Oil Search arbitration could 'open the door' for ExxonMobil

HONG Kong-based analysts with Bernstein Research believe Oil Search’s arbitration proceedings over the Elk-Antelope joint venture could be designed to replace French supermajor Total with ExxonMobil.
Oil Search arbitration could 'open the door' for ExxonMobil Oil Search arbitration could 'open the door' for ExxonMobil Oil Search arbitration could 'open the door' for ExxonMobil Oil Search arbitration could 'open the door' for ExxonMobil Oil Search arbitration could 'open the door' for ExxonMobil

Oil Search is pursuing its dispute over the Elk-Antelope operating agreement through the Papua New Guinea courts and arbitration proceedings in London.

But analysts have speculated that the move is intended to replace Total with PNG LNG operator ExxonMobil to expedite progress on Petroleum Retention Licence 15, which is considered to be the largest undeveloped gas-condensate resources in PNG.

The dispute related to the transaction announced by InterOil that saw it assign an interest in the Elk-Antelope project area to Total shortly after Oil Search entered the project.

It has since issued a notice of dispute to InterOil in relation to the Elk-Antelope PRL 15 joint venture operating agreement.

Writing for Platts' The Barrel blog, Christine Forster noted that that analysts were speculating arbitration proceedings launched by Oil Search were ultimately aimed at replacing Total with Oil Search's partner in the operating PNG LNG project.

"Hong Kong-based analysts with Bernstein Research, which previously dubbed Oil Search's purchase of the stake in Elk-Antelope an ‘inspired move', are now suggesting the arbitration is designed at opening the door for ExxonMobil," she noted.

Quoting Bernstein in a recent note, the blog continued: "Oil Search has challenged the Total buy-in, claiming that its own purchase of Pacific LNG Group's interest vested it with pre-emptive rights in the joint venture.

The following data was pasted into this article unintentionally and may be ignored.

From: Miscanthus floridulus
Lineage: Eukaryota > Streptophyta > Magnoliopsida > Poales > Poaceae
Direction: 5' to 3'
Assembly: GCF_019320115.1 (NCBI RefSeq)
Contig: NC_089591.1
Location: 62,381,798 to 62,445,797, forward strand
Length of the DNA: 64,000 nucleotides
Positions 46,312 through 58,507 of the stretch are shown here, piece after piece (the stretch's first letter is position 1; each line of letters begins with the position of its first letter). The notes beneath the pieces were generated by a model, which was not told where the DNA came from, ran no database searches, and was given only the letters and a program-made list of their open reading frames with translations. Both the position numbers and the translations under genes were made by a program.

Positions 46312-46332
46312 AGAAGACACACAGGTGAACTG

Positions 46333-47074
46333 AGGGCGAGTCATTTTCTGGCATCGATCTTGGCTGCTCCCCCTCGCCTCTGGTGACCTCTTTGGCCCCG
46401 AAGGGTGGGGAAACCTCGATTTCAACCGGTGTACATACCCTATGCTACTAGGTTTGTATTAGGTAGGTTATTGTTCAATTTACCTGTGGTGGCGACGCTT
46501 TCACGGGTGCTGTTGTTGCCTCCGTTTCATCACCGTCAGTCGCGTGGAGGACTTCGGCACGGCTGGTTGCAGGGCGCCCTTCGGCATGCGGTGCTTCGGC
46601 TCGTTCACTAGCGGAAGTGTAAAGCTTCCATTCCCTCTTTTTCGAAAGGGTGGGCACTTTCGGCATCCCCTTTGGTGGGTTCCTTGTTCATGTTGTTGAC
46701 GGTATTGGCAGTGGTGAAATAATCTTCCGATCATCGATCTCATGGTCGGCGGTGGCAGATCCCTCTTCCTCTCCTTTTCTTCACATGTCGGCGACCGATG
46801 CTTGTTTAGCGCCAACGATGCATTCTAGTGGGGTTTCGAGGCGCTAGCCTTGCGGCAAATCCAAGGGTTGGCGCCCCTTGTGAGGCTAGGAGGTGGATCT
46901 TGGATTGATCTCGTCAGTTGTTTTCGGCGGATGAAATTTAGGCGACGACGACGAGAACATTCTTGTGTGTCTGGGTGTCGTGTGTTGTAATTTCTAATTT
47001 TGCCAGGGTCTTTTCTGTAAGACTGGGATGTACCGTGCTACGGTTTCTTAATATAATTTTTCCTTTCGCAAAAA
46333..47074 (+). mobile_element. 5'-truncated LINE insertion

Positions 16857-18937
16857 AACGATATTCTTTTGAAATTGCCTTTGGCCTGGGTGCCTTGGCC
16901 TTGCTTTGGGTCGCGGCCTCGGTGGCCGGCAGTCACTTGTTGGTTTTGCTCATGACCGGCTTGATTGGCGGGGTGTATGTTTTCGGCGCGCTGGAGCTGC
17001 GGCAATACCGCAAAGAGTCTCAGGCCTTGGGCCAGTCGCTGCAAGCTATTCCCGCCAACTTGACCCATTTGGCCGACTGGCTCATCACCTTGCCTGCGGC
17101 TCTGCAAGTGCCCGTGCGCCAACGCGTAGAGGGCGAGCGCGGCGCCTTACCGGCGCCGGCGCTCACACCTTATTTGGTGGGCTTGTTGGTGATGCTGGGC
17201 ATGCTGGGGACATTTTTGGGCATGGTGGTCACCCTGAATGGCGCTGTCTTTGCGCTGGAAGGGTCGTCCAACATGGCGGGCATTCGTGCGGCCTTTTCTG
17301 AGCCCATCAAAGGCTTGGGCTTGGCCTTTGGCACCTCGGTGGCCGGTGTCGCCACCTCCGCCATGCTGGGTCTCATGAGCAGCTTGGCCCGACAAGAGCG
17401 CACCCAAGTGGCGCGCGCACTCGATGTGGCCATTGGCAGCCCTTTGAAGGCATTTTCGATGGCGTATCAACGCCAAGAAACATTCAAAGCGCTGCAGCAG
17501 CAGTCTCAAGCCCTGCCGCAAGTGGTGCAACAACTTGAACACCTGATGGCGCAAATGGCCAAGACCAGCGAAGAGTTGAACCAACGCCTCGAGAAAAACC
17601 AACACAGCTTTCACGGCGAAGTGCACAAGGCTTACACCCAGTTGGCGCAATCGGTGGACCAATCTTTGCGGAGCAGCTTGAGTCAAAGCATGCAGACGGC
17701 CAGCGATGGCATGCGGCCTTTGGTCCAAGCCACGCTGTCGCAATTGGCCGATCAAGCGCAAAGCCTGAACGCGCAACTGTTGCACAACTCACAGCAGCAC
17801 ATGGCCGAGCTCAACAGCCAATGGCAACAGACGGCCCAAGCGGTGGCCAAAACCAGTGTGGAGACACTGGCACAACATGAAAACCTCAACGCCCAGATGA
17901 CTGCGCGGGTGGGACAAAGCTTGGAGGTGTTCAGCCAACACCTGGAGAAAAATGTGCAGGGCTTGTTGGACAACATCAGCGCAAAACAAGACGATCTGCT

"Both InterOil and Oil Search are claiming confidence that they will prevail in the dispute, set to go to the London Court of International Arbitration for a ruling in late November. A decision is expected during the first quarter of 2015," Forster added.

"In our view the arbitration is aimed at replacing Total with ExxonMobil to achieve a more timely and efficient development of Elk-Antelope.

"Bernstein agreed that Elk-Antelope was expected to be significantly lower in cost than PNG LNG on the basis that it would not require an airport in PNG's Highlands or inter-field infrastructure.

"In addition, the pipeline would be 50% shorter and over a considerably easier route, and the project could take advantage of synergies from being built on a brownfield LNG site."

Bernstein analysts added: "Given the likelihood of a two-train development at Elk-Antelope and the capacity of PNG LNG to accommodate only three trains, the synergies with Elk-Antelope on cost and schedule could be overstated."

InterOil CEO Dr Michael Hession recently described the Eastern Papuan Basin as an exciting and emerging petroleum province.

He told investors InterOil had material interest over most of the Eastern Papuan Basin and was focused and funded to deliver two key strategies - LNG development and exploration.

The field has 9.07 trillion cubic feet of initial recoverable sales gas, according to GLJ Petroleum Consultant's best-case estimate.


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